Usually release announcements go together with the actual release. Somehow, I’ve postponed writing about the new release for quite some time, but better late than never.
spass is a tool that creates cryptographically strong passwords and passphrases by generating random bits from your sound card. It works by passing noise from the sound card through a Von Neumann process to remove bias and then uses MD5 to “distill” a truly random bit from every 4 bits of input.
The new version of
spass, version 3.1, was released two months ago. The code should now compile easily on both Linux (ALSA, OSS and PortAudio backends) and Windows (only PortAudio is supported). There is some minor tweaks to the CLI, but the main part is a new Qt interface, screenshots of it available on the project’s SourceForge page. I’ve also migrated the build system to CMake (from automake) which should make it easier to build.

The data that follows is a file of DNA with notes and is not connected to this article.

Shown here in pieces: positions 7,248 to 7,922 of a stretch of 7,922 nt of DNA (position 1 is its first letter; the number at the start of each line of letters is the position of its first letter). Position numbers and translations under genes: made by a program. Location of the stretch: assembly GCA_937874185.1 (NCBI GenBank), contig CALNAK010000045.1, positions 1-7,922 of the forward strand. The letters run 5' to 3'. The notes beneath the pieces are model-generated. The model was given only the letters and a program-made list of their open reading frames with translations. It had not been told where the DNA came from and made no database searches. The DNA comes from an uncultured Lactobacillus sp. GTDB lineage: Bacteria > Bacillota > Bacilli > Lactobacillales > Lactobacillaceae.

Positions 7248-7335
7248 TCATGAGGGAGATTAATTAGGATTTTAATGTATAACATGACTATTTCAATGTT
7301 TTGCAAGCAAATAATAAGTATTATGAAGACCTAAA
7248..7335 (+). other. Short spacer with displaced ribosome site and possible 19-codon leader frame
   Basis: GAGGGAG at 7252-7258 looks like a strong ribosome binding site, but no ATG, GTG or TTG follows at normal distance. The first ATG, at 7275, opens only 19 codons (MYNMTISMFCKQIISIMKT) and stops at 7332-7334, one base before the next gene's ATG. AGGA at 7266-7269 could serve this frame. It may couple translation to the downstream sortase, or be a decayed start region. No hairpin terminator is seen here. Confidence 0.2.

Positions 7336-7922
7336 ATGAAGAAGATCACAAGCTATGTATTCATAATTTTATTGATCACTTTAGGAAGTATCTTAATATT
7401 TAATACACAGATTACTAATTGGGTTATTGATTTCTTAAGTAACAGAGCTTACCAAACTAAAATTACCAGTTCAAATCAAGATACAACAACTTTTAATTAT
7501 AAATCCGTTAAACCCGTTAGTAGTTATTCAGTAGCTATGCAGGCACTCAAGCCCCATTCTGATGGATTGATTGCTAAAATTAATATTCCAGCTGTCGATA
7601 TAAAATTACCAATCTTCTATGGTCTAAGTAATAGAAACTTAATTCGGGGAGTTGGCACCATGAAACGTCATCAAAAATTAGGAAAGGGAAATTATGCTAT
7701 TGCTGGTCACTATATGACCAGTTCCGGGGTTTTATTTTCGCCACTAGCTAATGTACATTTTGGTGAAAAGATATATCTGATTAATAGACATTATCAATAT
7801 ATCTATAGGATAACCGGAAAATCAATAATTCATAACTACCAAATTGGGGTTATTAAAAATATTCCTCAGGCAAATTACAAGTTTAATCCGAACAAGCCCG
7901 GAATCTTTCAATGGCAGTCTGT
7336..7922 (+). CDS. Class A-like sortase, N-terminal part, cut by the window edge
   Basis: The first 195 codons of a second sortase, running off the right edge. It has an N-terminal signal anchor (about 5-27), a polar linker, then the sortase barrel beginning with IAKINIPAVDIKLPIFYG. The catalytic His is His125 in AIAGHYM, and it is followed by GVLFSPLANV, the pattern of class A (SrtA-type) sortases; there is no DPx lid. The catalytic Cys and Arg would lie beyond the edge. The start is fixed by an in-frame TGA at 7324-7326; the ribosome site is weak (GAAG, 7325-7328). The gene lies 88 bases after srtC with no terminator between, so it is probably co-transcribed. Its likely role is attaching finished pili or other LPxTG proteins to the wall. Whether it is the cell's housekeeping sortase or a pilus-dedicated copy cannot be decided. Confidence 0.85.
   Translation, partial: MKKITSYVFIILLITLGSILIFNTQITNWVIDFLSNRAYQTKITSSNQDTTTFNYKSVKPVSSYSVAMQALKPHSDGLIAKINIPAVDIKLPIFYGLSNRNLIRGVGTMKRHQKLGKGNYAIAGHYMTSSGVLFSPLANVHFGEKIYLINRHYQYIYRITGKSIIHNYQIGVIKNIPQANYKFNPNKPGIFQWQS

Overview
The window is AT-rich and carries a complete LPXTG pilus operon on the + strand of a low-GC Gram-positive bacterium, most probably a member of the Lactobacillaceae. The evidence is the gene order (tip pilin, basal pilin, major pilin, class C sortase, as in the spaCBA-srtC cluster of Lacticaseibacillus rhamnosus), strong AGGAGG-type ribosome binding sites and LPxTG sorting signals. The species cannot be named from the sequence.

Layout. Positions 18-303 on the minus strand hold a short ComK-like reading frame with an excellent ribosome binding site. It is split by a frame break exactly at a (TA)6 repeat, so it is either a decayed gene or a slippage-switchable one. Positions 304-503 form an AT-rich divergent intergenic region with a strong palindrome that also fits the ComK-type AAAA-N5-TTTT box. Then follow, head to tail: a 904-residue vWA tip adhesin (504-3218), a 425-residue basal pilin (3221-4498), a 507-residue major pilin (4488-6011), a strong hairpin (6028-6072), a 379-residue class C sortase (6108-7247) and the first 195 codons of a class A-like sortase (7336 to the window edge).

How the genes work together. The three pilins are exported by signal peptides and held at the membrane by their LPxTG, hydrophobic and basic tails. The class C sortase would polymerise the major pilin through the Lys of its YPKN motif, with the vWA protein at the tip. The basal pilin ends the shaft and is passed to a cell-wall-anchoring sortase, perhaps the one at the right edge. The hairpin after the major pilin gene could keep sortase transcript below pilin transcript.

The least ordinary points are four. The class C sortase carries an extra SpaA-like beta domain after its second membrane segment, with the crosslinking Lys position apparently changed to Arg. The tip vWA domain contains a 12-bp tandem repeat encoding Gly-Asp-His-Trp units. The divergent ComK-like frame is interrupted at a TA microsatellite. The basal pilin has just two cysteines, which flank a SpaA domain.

You can download the sources, 64bit Debian package and binaries for windows from here. If you use
spass and create binary packages for more platforms, it will be great.
BTW as you can see I’ve migrated the code to SourceForge from GitHub. I know it not a popular move, but their lack of binary downloads is really frustrating.